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The healing effects of yoga in Africa

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The healing effects of yoga in Africa

Nisreen Ismail

21 Jun 2019

3min min read
  • Peace-building
  • Economic development
O O

n 21 June, millions of people will celebrate a tradition that can be traced back to around 3000 BC and was once only practised by Hindu men. The International Day of Yoga (IDY), first approved by the UN in 2014, seeks to raise global awareness of the benefits of yoga and to promote harmony and peace across humanity.  

As the practice of yoga has proliferated, so too have studies supporting its positive impacts on physical health, emotional development and psychological wellbeing. However, across Africa, yoga is now being used to promote peacebuilding, heal trauma and provide economic opportunities in countries with long histories of severe violence and poverty. 

Rwanda is one such country exploring this technique. Called “an idea whose time has finally come”, Project Air was the first official programme by the UN to use yoga to help sexual violence survivors and their children. Launched in 2007, the programme uses this ancient practice to help Rwandan females who have been traumatised by genocidal rape, sexual violence and HIV/AIDS overcome these events. Women in the programme have reported that by practising yoga, they are able to sleep through the night, suffer less from depression, can cope with haunting memories and have improved appetites. Project air is now planning its first major regional expansion into Eastern Congo – one of the most dangerous places in the world to be a woman or girl.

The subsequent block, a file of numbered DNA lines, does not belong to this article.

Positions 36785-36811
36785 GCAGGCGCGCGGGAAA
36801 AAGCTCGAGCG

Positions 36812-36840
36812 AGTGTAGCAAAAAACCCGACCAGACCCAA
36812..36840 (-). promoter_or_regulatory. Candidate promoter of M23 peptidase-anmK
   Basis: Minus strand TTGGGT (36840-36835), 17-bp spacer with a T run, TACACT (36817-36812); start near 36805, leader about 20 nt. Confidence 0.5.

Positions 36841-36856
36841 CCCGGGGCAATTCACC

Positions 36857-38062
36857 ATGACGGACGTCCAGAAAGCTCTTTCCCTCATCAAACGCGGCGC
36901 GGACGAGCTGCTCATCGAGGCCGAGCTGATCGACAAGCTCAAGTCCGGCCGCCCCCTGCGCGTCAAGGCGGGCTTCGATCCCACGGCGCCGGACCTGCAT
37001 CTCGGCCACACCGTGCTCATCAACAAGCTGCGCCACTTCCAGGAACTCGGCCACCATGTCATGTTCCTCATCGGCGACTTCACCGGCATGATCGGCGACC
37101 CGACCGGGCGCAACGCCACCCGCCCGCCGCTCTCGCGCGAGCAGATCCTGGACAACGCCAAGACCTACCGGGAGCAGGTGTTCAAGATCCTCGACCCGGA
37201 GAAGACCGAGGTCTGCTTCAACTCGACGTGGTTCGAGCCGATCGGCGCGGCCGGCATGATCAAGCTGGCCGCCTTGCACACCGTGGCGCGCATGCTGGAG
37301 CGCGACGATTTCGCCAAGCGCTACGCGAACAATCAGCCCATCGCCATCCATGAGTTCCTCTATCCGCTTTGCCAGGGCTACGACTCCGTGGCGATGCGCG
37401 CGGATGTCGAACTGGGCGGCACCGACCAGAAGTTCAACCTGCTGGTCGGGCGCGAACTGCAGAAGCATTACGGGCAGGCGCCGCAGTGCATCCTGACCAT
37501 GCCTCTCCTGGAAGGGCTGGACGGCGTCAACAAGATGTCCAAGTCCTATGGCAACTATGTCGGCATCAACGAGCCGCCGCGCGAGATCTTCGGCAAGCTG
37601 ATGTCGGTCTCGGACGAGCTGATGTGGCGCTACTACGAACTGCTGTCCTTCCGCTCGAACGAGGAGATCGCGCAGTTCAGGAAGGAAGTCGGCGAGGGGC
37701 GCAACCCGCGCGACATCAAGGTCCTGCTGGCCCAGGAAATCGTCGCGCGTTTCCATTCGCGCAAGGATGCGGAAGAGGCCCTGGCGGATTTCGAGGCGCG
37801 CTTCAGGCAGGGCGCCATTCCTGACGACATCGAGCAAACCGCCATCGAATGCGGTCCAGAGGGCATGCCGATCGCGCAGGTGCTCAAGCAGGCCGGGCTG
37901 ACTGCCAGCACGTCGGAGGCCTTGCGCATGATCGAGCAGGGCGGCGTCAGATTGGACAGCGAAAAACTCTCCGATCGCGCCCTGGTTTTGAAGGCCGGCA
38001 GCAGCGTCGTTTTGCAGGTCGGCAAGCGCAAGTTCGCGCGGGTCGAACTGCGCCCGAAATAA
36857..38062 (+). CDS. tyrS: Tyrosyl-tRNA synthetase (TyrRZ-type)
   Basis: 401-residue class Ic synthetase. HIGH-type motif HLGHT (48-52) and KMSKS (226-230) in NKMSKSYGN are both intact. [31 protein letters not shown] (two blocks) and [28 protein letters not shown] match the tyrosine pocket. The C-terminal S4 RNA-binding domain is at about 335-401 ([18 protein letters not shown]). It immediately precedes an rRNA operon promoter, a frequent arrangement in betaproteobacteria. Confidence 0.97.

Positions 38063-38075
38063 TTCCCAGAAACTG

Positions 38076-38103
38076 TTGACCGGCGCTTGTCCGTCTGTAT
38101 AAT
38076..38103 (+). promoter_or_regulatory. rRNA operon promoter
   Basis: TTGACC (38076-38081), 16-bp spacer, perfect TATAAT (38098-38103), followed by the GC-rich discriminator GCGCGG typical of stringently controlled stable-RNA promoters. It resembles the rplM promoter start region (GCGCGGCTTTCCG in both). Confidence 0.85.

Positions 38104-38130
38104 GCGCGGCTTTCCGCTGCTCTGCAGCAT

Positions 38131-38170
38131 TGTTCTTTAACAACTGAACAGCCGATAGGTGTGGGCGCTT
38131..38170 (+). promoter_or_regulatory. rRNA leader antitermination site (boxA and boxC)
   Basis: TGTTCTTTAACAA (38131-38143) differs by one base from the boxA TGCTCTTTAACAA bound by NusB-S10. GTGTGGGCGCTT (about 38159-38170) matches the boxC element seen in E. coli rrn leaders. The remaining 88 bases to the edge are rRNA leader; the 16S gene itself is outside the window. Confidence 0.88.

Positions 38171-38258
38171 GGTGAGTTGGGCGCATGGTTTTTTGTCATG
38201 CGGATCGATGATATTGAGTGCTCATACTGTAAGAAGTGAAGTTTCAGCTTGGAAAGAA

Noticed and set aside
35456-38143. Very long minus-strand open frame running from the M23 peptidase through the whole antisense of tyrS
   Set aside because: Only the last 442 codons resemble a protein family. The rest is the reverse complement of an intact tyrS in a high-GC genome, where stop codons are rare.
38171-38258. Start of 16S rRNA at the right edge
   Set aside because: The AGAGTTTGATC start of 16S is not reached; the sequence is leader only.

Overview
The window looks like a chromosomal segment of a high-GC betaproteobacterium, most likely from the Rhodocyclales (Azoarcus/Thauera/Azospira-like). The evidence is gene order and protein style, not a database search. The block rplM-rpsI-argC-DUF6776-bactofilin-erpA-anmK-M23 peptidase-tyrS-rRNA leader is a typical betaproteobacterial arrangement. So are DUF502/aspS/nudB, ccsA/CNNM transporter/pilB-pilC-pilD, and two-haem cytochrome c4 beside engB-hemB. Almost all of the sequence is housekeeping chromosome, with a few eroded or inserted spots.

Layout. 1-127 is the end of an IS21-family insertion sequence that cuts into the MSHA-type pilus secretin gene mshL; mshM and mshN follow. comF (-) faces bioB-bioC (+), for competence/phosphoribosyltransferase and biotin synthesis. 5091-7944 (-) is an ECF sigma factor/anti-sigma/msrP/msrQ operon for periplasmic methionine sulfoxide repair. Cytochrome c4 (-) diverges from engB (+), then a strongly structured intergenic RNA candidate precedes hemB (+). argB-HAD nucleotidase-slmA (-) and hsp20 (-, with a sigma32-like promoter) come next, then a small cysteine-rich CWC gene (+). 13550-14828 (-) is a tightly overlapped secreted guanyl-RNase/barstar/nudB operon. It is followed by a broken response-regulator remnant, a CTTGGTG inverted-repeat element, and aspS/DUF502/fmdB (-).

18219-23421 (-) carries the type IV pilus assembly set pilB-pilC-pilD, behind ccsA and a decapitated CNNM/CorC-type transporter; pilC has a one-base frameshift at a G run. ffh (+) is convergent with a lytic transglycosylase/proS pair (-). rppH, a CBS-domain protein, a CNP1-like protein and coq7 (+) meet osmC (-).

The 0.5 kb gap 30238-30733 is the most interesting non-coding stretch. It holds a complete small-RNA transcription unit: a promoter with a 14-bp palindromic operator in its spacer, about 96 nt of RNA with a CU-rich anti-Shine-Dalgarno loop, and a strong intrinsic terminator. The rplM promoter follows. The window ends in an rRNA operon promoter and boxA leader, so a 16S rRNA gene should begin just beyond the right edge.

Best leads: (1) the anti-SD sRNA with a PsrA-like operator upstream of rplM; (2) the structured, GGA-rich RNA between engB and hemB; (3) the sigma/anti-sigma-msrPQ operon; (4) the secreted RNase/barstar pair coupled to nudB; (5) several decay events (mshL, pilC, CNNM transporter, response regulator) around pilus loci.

"Across Africa, yoga is now being used to promote peacebuilding, heal trauma and provide economic opportunities in countries with long histories of severe violence and poverty."

Yoga has become even more popular thanks to The Africa Yoga Project. A non-profit organisation founded by two American yoga teachers in Kenya in 2006, the Africa Yoga Project has trained over 380 people as yoga teachers to date, enabling them to earn a living and lift themselves out of poverty. The project is now represented in 19 different African countries including Zimbabwe, Ethiopia, Angola and Sudan. 

The Africa Yoga Project has also conducted yoga-focused research projects in the region. In one such study in Somalia, the effectiveness of yoga to help individuals overcome trauma was assessed. In 2016, a Mind and Body Wellbeing Programme that incorporated trauma-informed yoga was field tested with individuals who were at-risk for trauma related to civil unrest, war and poverty. Preliminary results revealed that such yoga could be used as guidance for both yoga teachers working in high-risk locations and in classes that may include vulnerable and trauma-exposed individuals. 

Another institute that has found an alternative and creative approach to social issues in Somalia is the Elman Peace and Human Rights Centre. Established by Ilwad Elman, who returned to Somalia from Canada in 2010, the centre integrates the healing effects of surfing and yoga for victims of sexual violence and previous child soldiers. Known as ‘Ocean Therapy’, the centre organises waterside meditations, yoga, water games, and sharing circles, to help young men and women overcome their traumatic experiences. Elman was named one of the Quartz Africa Innovators in 2017 for her work.